Solar Thermal Energy Storage Systems

Christopher Barile
November 28, 2010

Submitted as coursework for Physics 240, Stanford University, Fall 2010

Fig. 1: Schematic diagram of Solar II.

One of the primary criticisms of renewable energy is its intermittent production. Whereas fossil fuels can be burned in direct response to electricity demand, most renewable energy production relies on favorable weather conditions. For this reason, hydropower is much more prolific than other renewable energy sources such as solar and wind since dams can be constructed in places where water flows year round.

If there is ever to be a world powered chiefly by renewable energy, efficient methods of storing energy will need to be developed and implemented. In this sense, hydroelectric power again has the advantage amongst the renewables since water can be pumped uphill and released back down during times of high demand. However, since the majority of prime hydroelectric sites in the world have already been used, other renewable energy sources will have to be utilized. [1]

Although many different energy storage devices, such as systems using batteries, flywheels, or compressed air, to be used in conjunction with solar photovoltaics and wind energy have been proposed, none of these systems can store large amounts of energy at reasonable costs or efficiencies. [2] When harnessing solar thermal energy, however, energy can be stored effectively in molten salts and at costs that are becoming increasingly competitive. [3] This feature of solar thermal power plants could enable them to provide steady baseload power that covers a significant portion of the energy demand.

Thermal energy from the sun can be stored either as latent heat or sensible heat. Sensible heat has to do with the heat capacity of a material. The added thermal energy stored in a material manifests as an increase in temperature. Latent heat is heat that is transferred due to changes in the phase of a material. [4] During a phase change, the material's temperature does not increase; energy is transferred in order to break or form intermolecular forces. Phase changes could be solid to gas transformations or liquid to gas transformations although the large change in volume associated with these changes make energy storage devices utilizing them difficult to manage. Solid to liquid transformations (melting) or solid to sold transformations, in which the crystal structure of a materials rearrange, are much more practical. [5]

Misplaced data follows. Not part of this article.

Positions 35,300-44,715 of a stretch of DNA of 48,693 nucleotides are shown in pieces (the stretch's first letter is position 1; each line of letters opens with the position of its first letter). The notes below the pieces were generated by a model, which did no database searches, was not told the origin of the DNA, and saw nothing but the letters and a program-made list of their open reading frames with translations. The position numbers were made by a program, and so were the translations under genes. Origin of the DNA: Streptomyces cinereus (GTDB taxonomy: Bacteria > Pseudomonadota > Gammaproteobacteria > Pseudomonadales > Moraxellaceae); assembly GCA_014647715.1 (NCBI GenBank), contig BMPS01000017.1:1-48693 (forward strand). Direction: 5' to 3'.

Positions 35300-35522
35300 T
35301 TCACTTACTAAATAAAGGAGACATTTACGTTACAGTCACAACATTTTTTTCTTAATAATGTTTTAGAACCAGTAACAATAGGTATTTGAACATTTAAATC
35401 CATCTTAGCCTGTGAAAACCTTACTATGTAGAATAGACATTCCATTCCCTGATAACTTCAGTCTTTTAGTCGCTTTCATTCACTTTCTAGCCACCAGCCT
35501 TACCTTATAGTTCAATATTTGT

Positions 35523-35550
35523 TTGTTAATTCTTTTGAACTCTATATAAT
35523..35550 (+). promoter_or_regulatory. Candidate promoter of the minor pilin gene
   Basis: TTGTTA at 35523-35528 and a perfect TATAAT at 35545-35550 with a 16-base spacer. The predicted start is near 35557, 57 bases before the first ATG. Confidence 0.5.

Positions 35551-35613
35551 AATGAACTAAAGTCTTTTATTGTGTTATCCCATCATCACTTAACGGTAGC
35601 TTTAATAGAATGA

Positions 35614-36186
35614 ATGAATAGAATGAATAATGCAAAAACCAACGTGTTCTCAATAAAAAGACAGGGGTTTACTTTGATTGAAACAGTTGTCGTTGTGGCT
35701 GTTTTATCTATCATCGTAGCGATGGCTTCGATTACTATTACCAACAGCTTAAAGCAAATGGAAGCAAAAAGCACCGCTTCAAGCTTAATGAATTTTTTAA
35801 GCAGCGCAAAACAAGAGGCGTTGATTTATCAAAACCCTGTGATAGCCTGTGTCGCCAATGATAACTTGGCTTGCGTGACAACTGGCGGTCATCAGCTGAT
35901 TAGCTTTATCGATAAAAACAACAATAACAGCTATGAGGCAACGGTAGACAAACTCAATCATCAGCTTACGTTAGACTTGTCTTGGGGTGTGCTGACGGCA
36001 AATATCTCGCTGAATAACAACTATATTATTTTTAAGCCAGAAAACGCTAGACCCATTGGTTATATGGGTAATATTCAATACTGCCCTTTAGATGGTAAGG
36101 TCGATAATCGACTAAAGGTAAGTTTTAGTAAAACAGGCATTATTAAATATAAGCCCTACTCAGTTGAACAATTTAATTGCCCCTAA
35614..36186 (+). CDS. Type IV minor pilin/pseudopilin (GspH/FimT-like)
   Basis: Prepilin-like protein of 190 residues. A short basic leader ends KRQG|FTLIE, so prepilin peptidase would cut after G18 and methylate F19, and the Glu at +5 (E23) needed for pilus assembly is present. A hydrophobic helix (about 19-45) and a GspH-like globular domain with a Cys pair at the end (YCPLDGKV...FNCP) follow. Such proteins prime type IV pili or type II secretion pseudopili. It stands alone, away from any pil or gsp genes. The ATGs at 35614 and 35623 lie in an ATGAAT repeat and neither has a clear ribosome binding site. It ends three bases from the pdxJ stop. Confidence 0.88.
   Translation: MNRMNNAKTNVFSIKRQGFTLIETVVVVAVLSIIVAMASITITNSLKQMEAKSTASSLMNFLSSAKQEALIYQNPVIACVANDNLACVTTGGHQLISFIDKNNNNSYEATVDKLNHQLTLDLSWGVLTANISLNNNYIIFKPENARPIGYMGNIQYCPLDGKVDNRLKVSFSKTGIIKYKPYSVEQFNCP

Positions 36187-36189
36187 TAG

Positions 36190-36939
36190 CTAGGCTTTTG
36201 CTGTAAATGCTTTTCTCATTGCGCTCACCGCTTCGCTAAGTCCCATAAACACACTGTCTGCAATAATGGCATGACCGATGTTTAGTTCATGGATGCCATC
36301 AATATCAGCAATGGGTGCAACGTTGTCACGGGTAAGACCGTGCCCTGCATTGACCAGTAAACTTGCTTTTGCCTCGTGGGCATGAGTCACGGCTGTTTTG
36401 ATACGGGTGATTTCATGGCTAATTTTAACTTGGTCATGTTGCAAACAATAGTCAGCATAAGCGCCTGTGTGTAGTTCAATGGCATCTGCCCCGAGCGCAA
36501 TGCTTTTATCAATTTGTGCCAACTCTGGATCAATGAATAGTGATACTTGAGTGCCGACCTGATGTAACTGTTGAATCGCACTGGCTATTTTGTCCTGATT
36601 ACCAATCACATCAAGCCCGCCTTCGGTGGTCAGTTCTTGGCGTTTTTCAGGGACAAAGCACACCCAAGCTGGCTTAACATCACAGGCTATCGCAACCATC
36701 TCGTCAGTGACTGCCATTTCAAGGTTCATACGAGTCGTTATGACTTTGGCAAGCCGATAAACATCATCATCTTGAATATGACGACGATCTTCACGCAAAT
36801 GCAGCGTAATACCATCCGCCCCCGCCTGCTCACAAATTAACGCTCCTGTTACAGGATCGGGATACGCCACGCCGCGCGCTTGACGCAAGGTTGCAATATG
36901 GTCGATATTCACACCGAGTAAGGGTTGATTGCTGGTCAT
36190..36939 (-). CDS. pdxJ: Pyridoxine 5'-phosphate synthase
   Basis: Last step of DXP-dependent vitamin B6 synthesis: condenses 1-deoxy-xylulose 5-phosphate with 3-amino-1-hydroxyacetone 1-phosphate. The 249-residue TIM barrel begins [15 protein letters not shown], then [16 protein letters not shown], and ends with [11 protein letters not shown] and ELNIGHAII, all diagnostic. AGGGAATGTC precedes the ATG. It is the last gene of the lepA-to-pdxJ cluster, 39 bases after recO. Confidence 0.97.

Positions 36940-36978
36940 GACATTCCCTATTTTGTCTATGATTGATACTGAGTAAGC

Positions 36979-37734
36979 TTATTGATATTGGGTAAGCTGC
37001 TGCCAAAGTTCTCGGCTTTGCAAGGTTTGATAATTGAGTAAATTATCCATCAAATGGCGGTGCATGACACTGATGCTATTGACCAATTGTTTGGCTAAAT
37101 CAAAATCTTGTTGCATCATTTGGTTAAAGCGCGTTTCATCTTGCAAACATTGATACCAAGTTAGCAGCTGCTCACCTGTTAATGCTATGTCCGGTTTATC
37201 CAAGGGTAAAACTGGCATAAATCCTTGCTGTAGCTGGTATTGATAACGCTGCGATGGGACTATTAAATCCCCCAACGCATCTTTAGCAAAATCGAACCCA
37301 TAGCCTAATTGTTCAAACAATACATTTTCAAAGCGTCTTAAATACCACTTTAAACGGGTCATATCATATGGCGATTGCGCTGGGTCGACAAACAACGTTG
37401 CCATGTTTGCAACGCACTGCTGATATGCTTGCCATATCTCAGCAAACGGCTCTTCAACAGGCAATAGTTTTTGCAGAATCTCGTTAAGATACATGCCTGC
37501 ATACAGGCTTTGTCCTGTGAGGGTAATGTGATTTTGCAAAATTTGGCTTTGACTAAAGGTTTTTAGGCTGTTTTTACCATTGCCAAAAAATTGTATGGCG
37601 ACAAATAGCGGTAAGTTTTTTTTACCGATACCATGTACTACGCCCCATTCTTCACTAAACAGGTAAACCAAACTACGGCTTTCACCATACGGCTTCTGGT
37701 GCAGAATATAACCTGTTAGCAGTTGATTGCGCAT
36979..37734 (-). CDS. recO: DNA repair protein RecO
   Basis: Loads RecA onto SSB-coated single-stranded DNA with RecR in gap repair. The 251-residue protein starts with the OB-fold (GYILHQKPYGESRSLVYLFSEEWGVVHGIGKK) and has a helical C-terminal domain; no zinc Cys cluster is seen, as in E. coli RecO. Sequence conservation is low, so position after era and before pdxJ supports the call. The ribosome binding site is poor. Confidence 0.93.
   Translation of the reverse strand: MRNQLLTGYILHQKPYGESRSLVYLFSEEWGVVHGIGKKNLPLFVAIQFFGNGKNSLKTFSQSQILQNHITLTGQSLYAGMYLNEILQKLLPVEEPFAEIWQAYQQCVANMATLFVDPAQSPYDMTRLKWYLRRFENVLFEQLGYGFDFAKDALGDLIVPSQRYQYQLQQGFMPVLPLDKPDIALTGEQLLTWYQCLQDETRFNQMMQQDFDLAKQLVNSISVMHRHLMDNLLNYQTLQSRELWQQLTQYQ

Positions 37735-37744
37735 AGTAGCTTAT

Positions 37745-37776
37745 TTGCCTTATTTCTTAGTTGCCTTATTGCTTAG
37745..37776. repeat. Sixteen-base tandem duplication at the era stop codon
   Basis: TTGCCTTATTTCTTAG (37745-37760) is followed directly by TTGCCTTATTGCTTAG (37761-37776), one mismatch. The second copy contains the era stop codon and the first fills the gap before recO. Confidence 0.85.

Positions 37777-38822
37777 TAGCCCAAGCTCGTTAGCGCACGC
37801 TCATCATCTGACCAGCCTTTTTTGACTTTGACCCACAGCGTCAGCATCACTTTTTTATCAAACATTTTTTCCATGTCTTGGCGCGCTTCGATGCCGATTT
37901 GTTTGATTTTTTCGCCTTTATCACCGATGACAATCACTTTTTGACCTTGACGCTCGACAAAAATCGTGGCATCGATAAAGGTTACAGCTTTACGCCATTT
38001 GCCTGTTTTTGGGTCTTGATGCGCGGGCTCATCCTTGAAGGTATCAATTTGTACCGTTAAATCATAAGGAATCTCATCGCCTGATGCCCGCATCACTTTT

Latent heat systems usually have high energy storage densities when compared to sensible heat storage devices. This is because the enthalpy change associated with phase changes is large compared to the sensible heat stored in a material across a typical temperature range. The enthalpy released when acetone freezes, for example, is 98 kJ/kg. [6] The specific heat of acetone, however, is 2.2 kJ/kg-°C, which means that the temperature of acetone must decrease by about 44 degrees to release an equivalent amount of enthalpy. [6]

The high energy densities of latent heat storage systems make them useful, but they must be applied to systems in which it is acceptable for the temperature of the heat source to be constant and for the heat storage material to solidify. Many heating pads take advantage of the heat of crystallization associated with sodium acetate transforming to sodium acetate trihydrate. [7] Houses with thermal storage units have been constructed using sodium sulfate, or Glauber's salt. Sodium sulfate decahydrate releases its water of crystallization to form anhydrous sodium sulfate at 32°C, an ideal temperature for low grade solar heating applications. [8] A small house (740 sq. ft.) in Boston was constructed more than 60 years ago that could be heated for up to ten consecutive sunless days. It utilized 21 tons of Glauber's salt that was stored in closets and in the partitions between walls. [9]